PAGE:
Jennifer Lin, a junior on the premed track, is living these days in a world laden with numbers, test tubes and anatomy quizzes. Lin, like all Hopkins premeds, has a full load of science courses and relatively little wiggle room to fit in electives in the humanities. To compensate for this science-dominated lifestyle, Lin tries to find time to paint, draw and take a music lesson here or there.
"I've been involved with the arts since I was little," says Lin, a public health major. "It is a great way for me to relieve my stress and take a break from studying."
Lin also enjoys passing on her appreciation for the arts.
Last semester, when she was volunteering at the South Baltimore Women and Children's Center, she noticed many "bored" faces on the children staying in the homeless shelter. Lin says she knew it was time to bust out the crayons, glue and paper.
"I started doing art projects with them. I tried to do as much as I could," Lin says. "They loved it when I came over to work with them, and surprisingly, so did the mothers."
Seeking to expand her artistic operation at the center, Lin became aware of the Louis E. Goodman, M.D., Award, established in 1988 to encourage the cultural and creative interests of Hopkins' premedical students.
Each year a cash award is given to selected juniors to undertake a project in the arts and humanities during the summer before senior year. The goal of the award is to foster the sensitivity of prospective doctors to ideas and matters beyond the realm of medicine. The late Louis Goodman, for whom the award is named, was by profession a surgeon and by avocation an artist.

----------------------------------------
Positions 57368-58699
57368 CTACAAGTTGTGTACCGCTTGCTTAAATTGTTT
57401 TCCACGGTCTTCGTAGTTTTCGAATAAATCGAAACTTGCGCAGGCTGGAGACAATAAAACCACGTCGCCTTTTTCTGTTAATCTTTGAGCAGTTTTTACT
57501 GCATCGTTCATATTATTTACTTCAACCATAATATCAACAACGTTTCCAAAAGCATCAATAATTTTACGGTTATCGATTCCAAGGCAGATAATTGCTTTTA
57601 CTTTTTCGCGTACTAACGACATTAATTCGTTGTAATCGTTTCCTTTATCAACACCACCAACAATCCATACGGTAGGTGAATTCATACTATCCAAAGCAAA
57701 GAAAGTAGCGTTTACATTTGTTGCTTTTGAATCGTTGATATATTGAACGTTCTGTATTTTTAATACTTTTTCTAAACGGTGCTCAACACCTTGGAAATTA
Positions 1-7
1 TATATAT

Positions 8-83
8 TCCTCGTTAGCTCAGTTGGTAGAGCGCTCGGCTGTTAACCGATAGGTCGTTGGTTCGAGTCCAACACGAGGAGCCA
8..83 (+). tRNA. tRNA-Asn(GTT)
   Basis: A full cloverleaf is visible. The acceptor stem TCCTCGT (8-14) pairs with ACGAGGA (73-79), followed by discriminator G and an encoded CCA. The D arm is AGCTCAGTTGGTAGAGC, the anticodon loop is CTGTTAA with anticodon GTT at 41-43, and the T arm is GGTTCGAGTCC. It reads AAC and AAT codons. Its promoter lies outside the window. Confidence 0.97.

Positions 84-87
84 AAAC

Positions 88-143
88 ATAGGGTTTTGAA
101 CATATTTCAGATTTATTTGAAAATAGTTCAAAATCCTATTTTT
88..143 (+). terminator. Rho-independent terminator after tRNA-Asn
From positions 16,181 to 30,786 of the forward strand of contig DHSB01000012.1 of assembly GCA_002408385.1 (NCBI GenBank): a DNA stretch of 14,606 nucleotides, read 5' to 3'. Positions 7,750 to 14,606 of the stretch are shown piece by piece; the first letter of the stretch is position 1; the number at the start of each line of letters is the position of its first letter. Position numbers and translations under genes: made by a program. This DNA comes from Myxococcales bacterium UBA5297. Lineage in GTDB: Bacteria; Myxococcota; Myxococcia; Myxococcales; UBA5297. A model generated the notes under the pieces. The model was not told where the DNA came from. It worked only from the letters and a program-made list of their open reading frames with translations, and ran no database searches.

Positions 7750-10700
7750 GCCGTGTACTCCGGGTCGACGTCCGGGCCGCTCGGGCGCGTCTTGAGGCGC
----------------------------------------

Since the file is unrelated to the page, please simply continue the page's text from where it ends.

Lin, one of six Goodman winners this year, says the award is (pardon the pun) just what the doctor ordered.
With the $400 she received, Lin is going to buy supplies and start a more formal art class at the center. She wants those who participate in her art time to graduate from crayons and construction paper to working with watercolors, copper etchings and plaster of paris.
"I really think it will help them. For most, their mentality is bleak; they feel stuck there," Lin says. "I think by bringing the arts to them they will have a way to express themselves, enjoy themselves and create something of their own to take with them when they leave."
Humanitarian projects like Lin's have become indicative of Goodman Award winners in recent years, according to Ronald Fishbein, assistant dean for preprofessional advising in the Krieger School of Arts and Sciences and associate professor emeritus of surgery in the School of Medicine. One winner last year held band concerts at local hospices, says Fishbein, who chairs the selection committee, and another taught photography principles to HIV-infected adults.
"There has been a tendency for people to do things that involve volunteerism and sharing with the public their talents," Fishbein says, "but we are not prejudiced against someone who wants to do something for personal enrichment. Either way, the goal is the same--to make them well-rounded physicians."
Louis Goodman would definitely fit the mold.
Goodman, a member of Hopkins' undergraduate class of 1934, was foremost a lover of life. He was a sculptor, musician, language aficionado and patron of the arts. Goodman also had an intense fondness for travel and wanted to see and do as much as possible, according to his son, Thomas.
"He drew sustenance from his endeavors outside of medicine," Thomas Goodman says. "That is why he wanted to make sure that prospective doctors were supported to similarly fulfill themselves. He always encouraged the idea of living fully."
Lois Goodman, Louis' wife, says the creation of the award meant a lot to her husband and its continuance has involved the entire Goodman family. For her part, Lois Goodman meets with the award winners each year, inviting them to dinner at the Hopkins Club, where she can hear about their individual projects.
"This award has certainly been rewarding," she says. "Each year the prize winners have been just fascinating young people. We have been very pleased with what they have been doing."
The Goodman Award, originally intended for one recipient, has expanded over the years. This year $3,000 in prize money was allotted and was divided between the six winners.